Illustration by G.F. Morrell originally published by The Graphic, April 27th, 1912
    Titanic Live: April 27th, 1912, afternoon - With nearly two weeks elapsed since the disaster, daily publications around the world are still filled to the brim constantly with further news of Titanic, trickling out in the form of passenger accounts, obituaries and tributes to the lost - and increasingly outlandish ideas for both planned salvage of the vessel and future lifesaving equipment aimed at appeasing a nervous public. Published in The Graphic today: “Something more than lifeboats - however large a number of these may be carried - is necessary to insure against a repetition of the Titanic disaster, and the most feasible plan seems to be to make portions of the deck detachable, and so provide rafts on which the ship’s company may escape. This scheme commends itself to so practical a seaman as Mr. Frank T. Bullen, who believes that the only practical solution to the problem is to have a large portion of the boat deck so built that it could be detached from the hull, forming a great raft capable of floating 2000 or 3000 people.” Needless to say, it is a scheme never put into any widespread practical use, though this and others like it will continue to fill newspapers and magazine supplements through the end of the year and beyond. Illustration by G.F. Morrell originally published by The Graphic, April 27th, 1912
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  • ⚓️ RMS TITANIC FACT
    In 1910 the largest chain at the time was forged for the Titanic's Hingley anchor. #somee #sme #waiv #proofofbrain #cent #bro #dec #history

    ???? Haunting facts about the Titanic ???? https://youtu.be/t19ARutmxR4
    ⚓️ RMS TITANIC FACT In 1910 the largest chain at the time was forged for the Titanic's Hingley anchor. #somee #sme #waiv #proofofbrain #cent #bro #dec #history ???? Haunting facts about the Titanic ???? https://youtu.be/t19ARutmxR4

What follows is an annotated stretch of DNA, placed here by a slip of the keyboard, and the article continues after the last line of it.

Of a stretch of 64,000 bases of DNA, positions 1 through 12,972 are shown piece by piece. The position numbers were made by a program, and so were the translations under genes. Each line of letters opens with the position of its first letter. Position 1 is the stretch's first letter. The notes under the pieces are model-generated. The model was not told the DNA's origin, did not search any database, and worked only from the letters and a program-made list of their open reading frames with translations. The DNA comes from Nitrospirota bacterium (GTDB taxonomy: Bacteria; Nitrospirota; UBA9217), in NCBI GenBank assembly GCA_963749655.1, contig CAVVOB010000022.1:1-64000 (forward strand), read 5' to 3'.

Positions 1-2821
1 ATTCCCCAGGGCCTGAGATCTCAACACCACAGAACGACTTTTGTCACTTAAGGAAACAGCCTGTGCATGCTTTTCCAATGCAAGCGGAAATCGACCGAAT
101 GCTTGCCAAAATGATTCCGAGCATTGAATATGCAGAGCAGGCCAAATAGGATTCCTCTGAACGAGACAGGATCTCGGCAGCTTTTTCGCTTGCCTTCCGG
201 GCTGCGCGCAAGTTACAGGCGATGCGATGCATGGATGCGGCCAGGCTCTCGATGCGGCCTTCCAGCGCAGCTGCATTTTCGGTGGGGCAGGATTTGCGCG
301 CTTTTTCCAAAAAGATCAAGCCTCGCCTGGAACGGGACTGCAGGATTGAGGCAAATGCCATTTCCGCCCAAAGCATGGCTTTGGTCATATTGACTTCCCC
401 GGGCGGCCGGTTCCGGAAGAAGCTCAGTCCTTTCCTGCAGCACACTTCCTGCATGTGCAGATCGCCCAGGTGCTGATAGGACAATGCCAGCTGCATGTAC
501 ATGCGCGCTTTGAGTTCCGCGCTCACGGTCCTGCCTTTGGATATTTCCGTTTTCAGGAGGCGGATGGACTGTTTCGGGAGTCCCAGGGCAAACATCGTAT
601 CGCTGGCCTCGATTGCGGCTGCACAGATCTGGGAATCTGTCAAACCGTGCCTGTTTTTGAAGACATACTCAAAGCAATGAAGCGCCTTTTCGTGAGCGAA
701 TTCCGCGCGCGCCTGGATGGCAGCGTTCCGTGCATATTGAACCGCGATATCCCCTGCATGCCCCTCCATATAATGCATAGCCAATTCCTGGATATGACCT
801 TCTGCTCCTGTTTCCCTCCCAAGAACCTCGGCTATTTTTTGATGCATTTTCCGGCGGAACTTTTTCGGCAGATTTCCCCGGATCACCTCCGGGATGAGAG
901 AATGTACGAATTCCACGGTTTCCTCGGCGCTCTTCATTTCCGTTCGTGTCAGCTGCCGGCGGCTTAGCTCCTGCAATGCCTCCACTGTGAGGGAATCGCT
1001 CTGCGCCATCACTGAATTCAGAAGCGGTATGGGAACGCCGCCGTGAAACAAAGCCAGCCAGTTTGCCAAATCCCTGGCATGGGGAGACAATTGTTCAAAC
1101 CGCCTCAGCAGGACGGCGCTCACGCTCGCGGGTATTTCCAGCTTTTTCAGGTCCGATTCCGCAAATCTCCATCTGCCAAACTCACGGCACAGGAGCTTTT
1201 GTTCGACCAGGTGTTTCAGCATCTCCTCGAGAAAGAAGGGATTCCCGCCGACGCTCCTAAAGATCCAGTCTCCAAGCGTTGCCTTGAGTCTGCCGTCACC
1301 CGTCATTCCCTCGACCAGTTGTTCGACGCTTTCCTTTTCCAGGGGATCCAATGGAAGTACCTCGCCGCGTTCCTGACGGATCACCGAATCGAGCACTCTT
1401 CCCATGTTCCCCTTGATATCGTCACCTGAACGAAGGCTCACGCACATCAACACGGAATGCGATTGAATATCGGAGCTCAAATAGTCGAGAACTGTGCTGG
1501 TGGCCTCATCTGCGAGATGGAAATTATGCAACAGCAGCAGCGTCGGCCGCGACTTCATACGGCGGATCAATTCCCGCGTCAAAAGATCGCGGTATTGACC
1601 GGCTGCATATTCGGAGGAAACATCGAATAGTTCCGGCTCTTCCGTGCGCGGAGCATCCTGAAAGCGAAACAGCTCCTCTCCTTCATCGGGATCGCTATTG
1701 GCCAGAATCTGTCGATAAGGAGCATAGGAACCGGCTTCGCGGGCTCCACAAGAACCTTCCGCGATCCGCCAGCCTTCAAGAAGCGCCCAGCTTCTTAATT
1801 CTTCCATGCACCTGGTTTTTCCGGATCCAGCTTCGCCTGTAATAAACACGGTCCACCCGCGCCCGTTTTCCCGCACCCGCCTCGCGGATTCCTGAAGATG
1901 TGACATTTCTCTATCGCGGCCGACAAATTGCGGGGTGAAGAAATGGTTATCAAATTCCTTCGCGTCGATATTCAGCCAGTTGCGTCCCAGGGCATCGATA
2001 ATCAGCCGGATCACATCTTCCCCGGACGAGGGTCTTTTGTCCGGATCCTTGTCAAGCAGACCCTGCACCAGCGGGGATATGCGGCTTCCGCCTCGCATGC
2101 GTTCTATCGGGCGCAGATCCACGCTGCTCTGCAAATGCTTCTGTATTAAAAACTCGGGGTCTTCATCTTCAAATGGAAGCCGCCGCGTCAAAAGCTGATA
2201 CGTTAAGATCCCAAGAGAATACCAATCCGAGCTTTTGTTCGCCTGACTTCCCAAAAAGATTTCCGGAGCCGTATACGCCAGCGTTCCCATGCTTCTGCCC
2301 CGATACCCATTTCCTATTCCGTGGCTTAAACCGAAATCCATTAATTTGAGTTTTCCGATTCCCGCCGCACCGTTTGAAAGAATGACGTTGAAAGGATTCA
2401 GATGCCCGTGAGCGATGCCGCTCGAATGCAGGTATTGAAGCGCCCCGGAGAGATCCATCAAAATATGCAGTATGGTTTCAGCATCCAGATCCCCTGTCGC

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  • On this day and this hour 111 years ago, April 10, during the busy morning board of trade representative Maurice Clark returns. He inspects the lowering of lifeboats 11 and 13, and said that the liner needed at least '50 per cent more lifeboats', while ship still had four more lifeboats than legally required. The Board of Trade regulations were badly out of date, and related to tonnage, rather than the number of people aboard.

    The last of the cargo is loaded, and at 9:30 passengers start to board RMS Titanic .

    ???? - Father Browne from the first class gangway.

    #Titanic2023 #RMSTitanic #TitanicMemorialMonth #Titanic111 #HistoricShipsNetwork #somee #someeofficial #pay #cent #sbt
    On this day and this hour 111 years ago, April 10, during the busy morning board of trade representative Maurice Clark returns. He inspects the lowering of lifeboats 11 and 13, and said that the liner needed at least '50 per cent more lifeboats', while ship still had four more lifeboats than legally required. The Board of Trade regulations were badly out of date, and related to tonnage, rather than the number of people aboard. The last of the cargo is loaded, and at 9:30 passengers start to board RMS Titanic . ???? - Father Browne from the first class gangway. #Titanic2023 #RMSTitanic #TitanicMemorialMonth #Titanic111 #HistoricShipsNetwork #somee #someeofficial #pay #cent #sbt
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  • Colorized photo of Ned Parfett, best known as the “Titanic paperboy” April 16, 1912. Photographer unknown.

    #Titanic #historycolored #history
    Colorized photo of Ned Parfett, best known as the “Titanic paperboy” April 16, 1912. Photographer unknown. #Titanic #historycolored #history
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  • If the Trans community existed back during the Titanic, this would most definitely happen.
    If the Trans community existed back during the Titanic, this would most definitely happen.
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  • The Grand Staircase of Titanic, 1912
    The Grand Staircase of Titanic, 1912
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  • Last photo taken of the Titanic.
    Last photo taken of the Titanic.
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  • Titanic????
    Titanic????